Cloud native, Docker, Kubernetes, Microservices

Using Compose to go from Docker to Kubernetes

This is a cross post from Jérôme Petazzoni ( We are proud to be promoting Jérôme's upcoming Docker and Kubernetes trainings in Montreal and Quebec City.


For anyone using containers, Docker is a wonderful development platform, and Kubernetes is an equally wonderful production platform. But how do we go from one to the other? Specifically, if we use Compose to describe our development environment, how do we transform our Compose files into Kubernetes resources?

This is a translation of an article initially published in French. So feel free to read the French version if you prefer!

Before we dive in, I’d like to offer a bit of advertising space to the primary sponsor of this blog, i.e. myself: ☺

In February, I will deliver container training in Canada! There will be getting started with containers and getting started with orchestration with Kubernetes. Both sessions will be offered in Montréal in English, and in Québec in French. If you know someone who might be interested … I’d love if you could let them know! Thanks ♥

What are we trying to solve?

When getting started with containers, I usually suggest following this plan:

  • write a Dockerfile for one service, i.e. one component of your application, so that this service can run in a container;
  • run the other services of that app in containers as well, by writing more Dockerfiles or using pre-built images;
  • write a Compose file for the entire app;
  • … stop.

When you reach this stage, you’re already leveraging containers and benefiting from the work you’ve done so far, because at this point, anyone (with Docker installed on their machine) can build and run the app with just three commands:

git clone ...
cd ...
docker-compose up

Then, we can add a bunch of extra stuff: continuous integration (CI), continuous deployment (CD) to pre-production …

And then, one day, we want to go to production with these containers. And, within many organizations, “production with containers” means Kubernetes. Sure, we could debate about the respective merits of Mesos, Nomad, Swarm, etc., but here, I want to pretend that we chose Kubernetes (or that someone chose it for us), for better or for worse.

So here we are! How do we get from our Compose files to Kubernetes resources?

At first, it looks like this should be easy: Compose is using YAML files, and so is Kubernetes.

I see lots of YAML

Original image by Jake Likes Onions, remixed by @bibryam.

There is just one thing: the YAML files used by Compose and the ones used by Kubernetes have nothing in common (except being both YAML). Even worse: some concepts have totally different meanings! For instance, when using Docker Compose, a service is a set of identical containers (sometimes placed behind a load balancer), whereas with Kubernetes, a service is a way to access a bunch of resources (for instance, containers) that don’t have a stable network address. When there are multiple resources behind a single service, that service then acts as a load balancer. Yes, these different definitions are confusing; yes, I wish the authors of Compose and Kubernetes had been able to agree on a common lingo; but meanwhile, we have to deal with it.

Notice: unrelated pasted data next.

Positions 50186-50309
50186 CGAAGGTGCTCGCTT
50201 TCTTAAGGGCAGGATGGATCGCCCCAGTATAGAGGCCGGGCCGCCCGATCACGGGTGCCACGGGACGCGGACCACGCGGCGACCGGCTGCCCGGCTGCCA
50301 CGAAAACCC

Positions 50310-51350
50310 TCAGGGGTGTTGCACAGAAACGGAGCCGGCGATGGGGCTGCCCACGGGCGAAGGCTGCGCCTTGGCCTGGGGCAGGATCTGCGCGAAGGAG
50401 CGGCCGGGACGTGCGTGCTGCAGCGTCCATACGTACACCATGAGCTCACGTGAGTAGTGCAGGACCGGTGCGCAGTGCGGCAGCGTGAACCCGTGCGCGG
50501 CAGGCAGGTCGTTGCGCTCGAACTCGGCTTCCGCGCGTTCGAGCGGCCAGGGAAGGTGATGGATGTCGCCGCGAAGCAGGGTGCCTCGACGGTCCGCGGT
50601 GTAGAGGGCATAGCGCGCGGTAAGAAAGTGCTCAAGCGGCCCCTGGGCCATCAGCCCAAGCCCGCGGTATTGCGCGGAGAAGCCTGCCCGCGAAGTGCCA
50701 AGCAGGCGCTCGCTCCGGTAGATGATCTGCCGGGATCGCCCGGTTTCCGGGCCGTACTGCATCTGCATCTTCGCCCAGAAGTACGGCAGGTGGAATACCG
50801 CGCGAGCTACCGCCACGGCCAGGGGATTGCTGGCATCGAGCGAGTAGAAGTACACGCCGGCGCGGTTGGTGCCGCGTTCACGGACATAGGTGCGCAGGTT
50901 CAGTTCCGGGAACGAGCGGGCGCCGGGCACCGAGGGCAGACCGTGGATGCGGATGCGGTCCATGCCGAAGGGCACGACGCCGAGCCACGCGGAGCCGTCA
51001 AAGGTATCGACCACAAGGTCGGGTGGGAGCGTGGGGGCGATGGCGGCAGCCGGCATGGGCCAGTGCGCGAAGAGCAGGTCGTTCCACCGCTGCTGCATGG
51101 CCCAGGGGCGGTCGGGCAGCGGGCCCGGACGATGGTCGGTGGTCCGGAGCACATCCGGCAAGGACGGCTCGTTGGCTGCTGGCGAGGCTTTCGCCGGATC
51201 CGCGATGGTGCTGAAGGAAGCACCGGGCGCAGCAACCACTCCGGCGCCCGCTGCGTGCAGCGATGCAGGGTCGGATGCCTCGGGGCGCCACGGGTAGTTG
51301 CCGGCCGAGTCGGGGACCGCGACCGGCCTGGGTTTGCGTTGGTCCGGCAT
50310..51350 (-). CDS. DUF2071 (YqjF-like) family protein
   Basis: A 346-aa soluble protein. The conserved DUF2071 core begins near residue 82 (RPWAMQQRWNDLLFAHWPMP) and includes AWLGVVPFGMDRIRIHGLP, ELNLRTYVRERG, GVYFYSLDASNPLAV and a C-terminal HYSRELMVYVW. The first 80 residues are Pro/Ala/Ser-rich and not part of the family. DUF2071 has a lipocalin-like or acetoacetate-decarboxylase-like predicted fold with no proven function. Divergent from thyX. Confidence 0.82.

Since we can’t wave a magic wand to translate our YAML files, what should we do?

I’m going to describe three methods, each with its own pros and cons.

100% Docker

If we’re using a recent version of Docker Desktop (Docker Windows or Docker Mac), we can deploy a Compose file on Kubernetes with the following method:

  1. In Docker Desktop’s preferences panel, select “Kubernetes” as our orchestrator. (If it was set to “Swarm” before, this might take a minute or two so that the Kubernetes components can start.)
  2. Deploy our app with the following command:
    docker stack deploy --compose-file docker-compose.yaml myniceapp

That’s all, folks!

In simple scenarios, this will work out of the box: Docker translates the Compose file into Kubernetes resources (Deployment, Service, etc.) and we won’t have to maintain extra files.

But there is a catch: this will run the app on the Kubernetes cluster running within Docker Destkop on our machine. How can we change that, so that the app runs on a production Kubernetes cluster?

If we’re using Docker Enterprise Edition, there is an easy solution: UCP (Universal Control Plane) can do the same thing, but while targeting a Docker EE cluster. As a reminder, Docker EE can run on the same cluster, side-by-side, applications managed by Kubernetes, and applications managed by Swarm. When we deploy an app by providing a Compose file, we pick which orchestrator we want to use, and that’s it.

(The UCP documentation explains this more in depth. We can also read this article on the Docker blog.)

This method is fantastic if we’re already using Docker Enterprise Edition (or plan to), because in addition to being the simplest option, it’s also the most robust, since we’ll benefit from Docker Inc’s support if needed.

Alright, but for the rest of us who do not use Docker EE, what do?

Use some tools

There are a few tools out there to translate a Compose file into Kubernetes resources. Let’s spend some time on Kompose, because it’s (in my humble opinion) the most complete at the moment, and the one with the best documentation.

We can use Kompose in two different ways: by working directly with our Compose files, or by translating them into Kubernetes YAML files. In the latter case, we deploy these files with kubectl, the Kubernetes CLI. (Technically, we don’t have to use the CLI; we could use these YAML files with other tools like WeaveWorks Flux or Gitkube, but let’s keep this simple!)

If we opt to work directly with our Compose files, all we have to do is use kompose instead of docker-compose for most commands. In practice, we’ll start our app with kompose up (instead of docker-compose up), for instance.

This method is particularly suitable if we’re working with a large number of apps, for which we already have a bunch of Compose files, and we don’t want to maintain a second set of files. It’s also suitable if our Compose files evolve quickly, and we want to maintain parity between our Compose files and our Kubernetes files.